Liz understood that the odds of her getting a kidney, with an average wait of 7-9 years,  were slim, unless she got up and proactively searched for a donor. 

“I was tenacious,” she said. “I contacted every hospital, every organization. And even after being rejected by several hospitals, I kept on trying. And I prayed – a lot.”  

Liz’s family, with the help of Renewal, organized a kidney awareness event for the family, friends and the community. Eighty people attended, and many agreed to be “swabbed” to be tested for possible matching to Liz.  

Although Liz was and is so grateful for everyone’s efforts, no match was found at that event, and she continued to wait. Then, on July 27, 2021, at 2:30pm, Liz got the life-changing phone call from NY Presbyterian Weill-Cornell telling her that a potential match had been found for her, and that she needed to be in the city the following day for further testing.

Emily received a similar phone call from her hospital telling her that there was another potential match for her kidney, and off she went for further testing. The next obstacle she faced was a series of negotiations between the two hospitals. Usually, when a transplant occurs, both the recipient and the donor are at the same hospital. In this case, since only one hospital would collect a fee, intervention and negotiations from Renewal were needed to make it happen.

On August 25, 2021, a full year after Emily registered to become a donor, and three years after Liz began dialysis, the long-awaited transplant took place. 

Because they were not in the same hospital, the two women met over FaceTime right before the surgery. “I remember asking Emily, ‘Why are you doing this?  It is so good of you!’ Emily’s response was: ‘It’s the right thing to do’.”

After a week in the hospital, Liz returned home to recover.  

“The transplant has completely changed my life. I went from having all my time dedicated to my health and finding a donor, to enjoying and pursuing the things I love. I have been wearing a bracelet that says ‘blessed’ and that is how I truly feel – blessed and grateful.”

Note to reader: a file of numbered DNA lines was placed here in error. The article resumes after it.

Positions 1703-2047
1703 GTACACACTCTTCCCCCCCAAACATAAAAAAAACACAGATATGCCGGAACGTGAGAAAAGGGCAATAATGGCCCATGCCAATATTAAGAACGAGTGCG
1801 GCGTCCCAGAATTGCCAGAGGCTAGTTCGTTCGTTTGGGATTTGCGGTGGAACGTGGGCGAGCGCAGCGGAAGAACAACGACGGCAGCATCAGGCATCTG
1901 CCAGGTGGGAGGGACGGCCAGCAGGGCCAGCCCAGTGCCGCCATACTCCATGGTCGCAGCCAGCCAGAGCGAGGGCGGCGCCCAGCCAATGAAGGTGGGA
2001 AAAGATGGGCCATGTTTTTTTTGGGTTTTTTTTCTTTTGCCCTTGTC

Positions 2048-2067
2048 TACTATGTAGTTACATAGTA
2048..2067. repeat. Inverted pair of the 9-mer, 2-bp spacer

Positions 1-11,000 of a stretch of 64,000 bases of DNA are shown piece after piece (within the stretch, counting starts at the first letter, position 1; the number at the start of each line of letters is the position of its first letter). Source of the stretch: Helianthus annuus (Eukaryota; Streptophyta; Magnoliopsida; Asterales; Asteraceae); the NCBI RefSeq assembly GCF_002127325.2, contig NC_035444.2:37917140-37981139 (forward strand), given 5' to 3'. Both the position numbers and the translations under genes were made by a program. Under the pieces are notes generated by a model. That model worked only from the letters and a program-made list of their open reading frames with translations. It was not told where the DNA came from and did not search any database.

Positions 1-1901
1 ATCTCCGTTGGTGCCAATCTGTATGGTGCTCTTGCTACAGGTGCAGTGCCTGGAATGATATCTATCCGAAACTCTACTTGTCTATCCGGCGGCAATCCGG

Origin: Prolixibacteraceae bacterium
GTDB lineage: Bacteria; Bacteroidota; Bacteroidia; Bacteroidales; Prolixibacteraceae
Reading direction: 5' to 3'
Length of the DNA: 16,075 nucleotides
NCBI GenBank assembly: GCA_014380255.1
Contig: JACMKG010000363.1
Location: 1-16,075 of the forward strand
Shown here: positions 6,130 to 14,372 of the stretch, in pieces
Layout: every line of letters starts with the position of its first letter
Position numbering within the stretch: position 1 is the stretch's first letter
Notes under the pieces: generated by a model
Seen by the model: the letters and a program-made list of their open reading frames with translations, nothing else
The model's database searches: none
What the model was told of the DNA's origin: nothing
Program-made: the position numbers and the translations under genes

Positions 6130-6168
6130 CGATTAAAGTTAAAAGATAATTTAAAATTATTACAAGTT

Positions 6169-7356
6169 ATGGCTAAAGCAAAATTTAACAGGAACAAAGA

That is another thing she and Emily share. “I feel truly blessed and honored – blessed to be healthy, and honored that I have been able to give someone the gift of a better life.”  

Rock-Climbing After Donating a Kidney

The idea of donating a kidney to a total stranger is something which few of us have entertained. A cup of sugar, no problem. My car – maybe, if you have your own insurance and fill it with gas when you’re done. But body parts…umm, not so fast.  

One reason for the widespread hesitancy is the lack of knowledge about the nature of kidney donation. AJ Gindi, as a representative of Renewal, spends much of his time educating the public. “The donor process begins with a swab test. The swab will give us quite a bit of information about the potential donor. It will tell us his blood type, his HLA type, and other details which will give us an idea of whether or not he is a match for a recipient.” Extensive medical tests follow to assess if you are healthy enough to donate a kidney. “Because the health and wellbeing of the donor is paramount, they will undergo extensive medical testing to ensure that they will be in perfect health after the donation. Most donors will be in the hospital for 2-3 days, and within three weeks are back to full physical strength.” Emily shared that she went rock climbing just one month after she donated her kidney.

Transplants take place around the schedule of the donor, and the donor is fully reimbursed for expenses incurred, including lost wages. At all times, the donor “owns” his or her kidney and can choose to donate anonymously or become a “directed donor” through an event for a specific recipient. The fact that only 30 percent of the people that sign up to be donors actually qualify to donate underscores the tremendous need for volunteers.  

AJ Gindi, community advocate at Renewal.

Gd’s Hand in Kidney “Matchmaking”